A methacrylate end-capped monomer was synthesized from poly(ethylene glycol) mono-methacrylate (MW=400) and 2-thiophenecarbonyl chloride. This molecule was later used as the “B” end-cap of BAB tri-block copolymers of 3-hexylthiophene conducting oligomers.
 We followed the same procedure outlined in Example 11 Step A, except that the temperature was elevated to 45° C. This reaction produced a visible precipitate of the pyridine salt. A small amount of ethyl ether was added to further precipitate the pyridine salt. After filtration of the solid, the solvent was evaporated leaving a yellow liquid. The NMR spectrum of this oil confirmed the formation of the desired product.
 Step B: Synthesis of BAB Tri-block Copolymer
 3.11 g of FeCl3 was dissolved in 75 ml CH3NO2 and poured into a round bottom flask. The reagents, 0.716 PEG(400) methacrylate/thiophene (precursor from Step A) and 1.09 g 3-hexylthiophene were combined in 10ml CH3NO2 and added to the flask dropwise. The mixture was stirred at room temperature in air overnight. The content of the flask was filtered and the blue/black solid collected on the frit was washed twice with 15 ml CH3NO2 to remove FeCl3 and FeCl2. The blue solid remaining on the frit was extracted with a total of 200 ml CHCl3, and the CHCl3 extract was dried in vacuuo, yielding a total of 0.959 g blue, hard and elastomeric solid. The yield was 49-51% and the product was soluble in CHCl3. Films made of the product had a conductivity of 3.3E-03 S/cm. The film containing a photo-initiator were photo-crosslinked to form non-soluble conducting films by a similar method to Example 11 Step C.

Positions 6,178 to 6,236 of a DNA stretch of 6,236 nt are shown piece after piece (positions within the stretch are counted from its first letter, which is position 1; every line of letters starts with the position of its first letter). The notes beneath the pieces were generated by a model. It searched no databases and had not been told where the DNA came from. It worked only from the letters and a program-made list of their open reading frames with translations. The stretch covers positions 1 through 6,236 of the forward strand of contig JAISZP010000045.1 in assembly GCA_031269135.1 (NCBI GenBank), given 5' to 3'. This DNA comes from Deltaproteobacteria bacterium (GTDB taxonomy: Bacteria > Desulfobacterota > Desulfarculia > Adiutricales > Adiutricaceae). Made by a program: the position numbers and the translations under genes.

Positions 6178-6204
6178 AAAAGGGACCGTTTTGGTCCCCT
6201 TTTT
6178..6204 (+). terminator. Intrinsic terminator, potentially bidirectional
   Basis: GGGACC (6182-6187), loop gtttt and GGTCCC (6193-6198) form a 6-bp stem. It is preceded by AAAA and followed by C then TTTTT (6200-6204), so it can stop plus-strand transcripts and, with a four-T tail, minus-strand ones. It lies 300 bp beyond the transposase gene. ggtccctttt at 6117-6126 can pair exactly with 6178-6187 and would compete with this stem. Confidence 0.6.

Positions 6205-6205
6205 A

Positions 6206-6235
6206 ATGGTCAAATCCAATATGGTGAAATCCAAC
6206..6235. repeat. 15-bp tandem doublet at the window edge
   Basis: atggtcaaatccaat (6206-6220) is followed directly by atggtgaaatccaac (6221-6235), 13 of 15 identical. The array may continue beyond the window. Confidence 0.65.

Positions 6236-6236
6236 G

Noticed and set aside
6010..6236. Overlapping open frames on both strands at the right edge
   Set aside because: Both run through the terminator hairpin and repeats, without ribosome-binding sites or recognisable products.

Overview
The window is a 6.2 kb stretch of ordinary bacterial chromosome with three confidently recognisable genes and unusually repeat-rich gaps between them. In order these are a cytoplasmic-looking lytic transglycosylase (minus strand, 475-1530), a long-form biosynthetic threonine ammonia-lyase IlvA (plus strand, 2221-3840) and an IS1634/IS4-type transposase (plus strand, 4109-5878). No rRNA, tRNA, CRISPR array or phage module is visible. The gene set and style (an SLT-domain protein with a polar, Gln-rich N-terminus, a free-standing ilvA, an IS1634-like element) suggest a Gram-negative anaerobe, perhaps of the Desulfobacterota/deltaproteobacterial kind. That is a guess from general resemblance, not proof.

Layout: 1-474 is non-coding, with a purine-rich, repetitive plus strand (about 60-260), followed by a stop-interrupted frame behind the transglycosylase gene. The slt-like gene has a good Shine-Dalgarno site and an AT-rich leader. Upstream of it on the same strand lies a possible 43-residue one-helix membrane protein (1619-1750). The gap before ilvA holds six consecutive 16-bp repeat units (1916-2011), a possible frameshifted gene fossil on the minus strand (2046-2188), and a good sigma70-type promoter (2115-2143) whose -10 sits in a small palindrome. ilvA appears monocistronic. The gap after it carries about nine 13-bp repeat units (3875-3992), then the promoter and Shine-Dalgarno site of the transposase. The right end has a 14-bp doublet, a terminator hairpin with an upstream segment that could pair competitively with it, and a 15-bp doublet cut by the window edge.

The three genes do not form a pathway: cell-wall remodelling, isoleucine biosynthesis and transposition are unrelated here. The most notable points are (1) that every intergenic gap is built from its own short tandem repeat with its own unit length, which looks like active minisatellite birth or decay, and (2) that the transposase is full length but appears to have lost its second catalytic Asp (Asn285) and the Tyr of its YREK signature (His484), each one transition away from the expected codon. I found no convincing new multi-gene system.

Step A: Synthesis of End-capped Precursor
 A methacrylate end-capped precursor was synthesized from poly(ethylene glycol) mono-methacrylate (MW=400) and 2-thiophenecarbonyl chloride as described in Example 12, Step A.
 Step B: Synthesis of BAB Tri-block Copolymer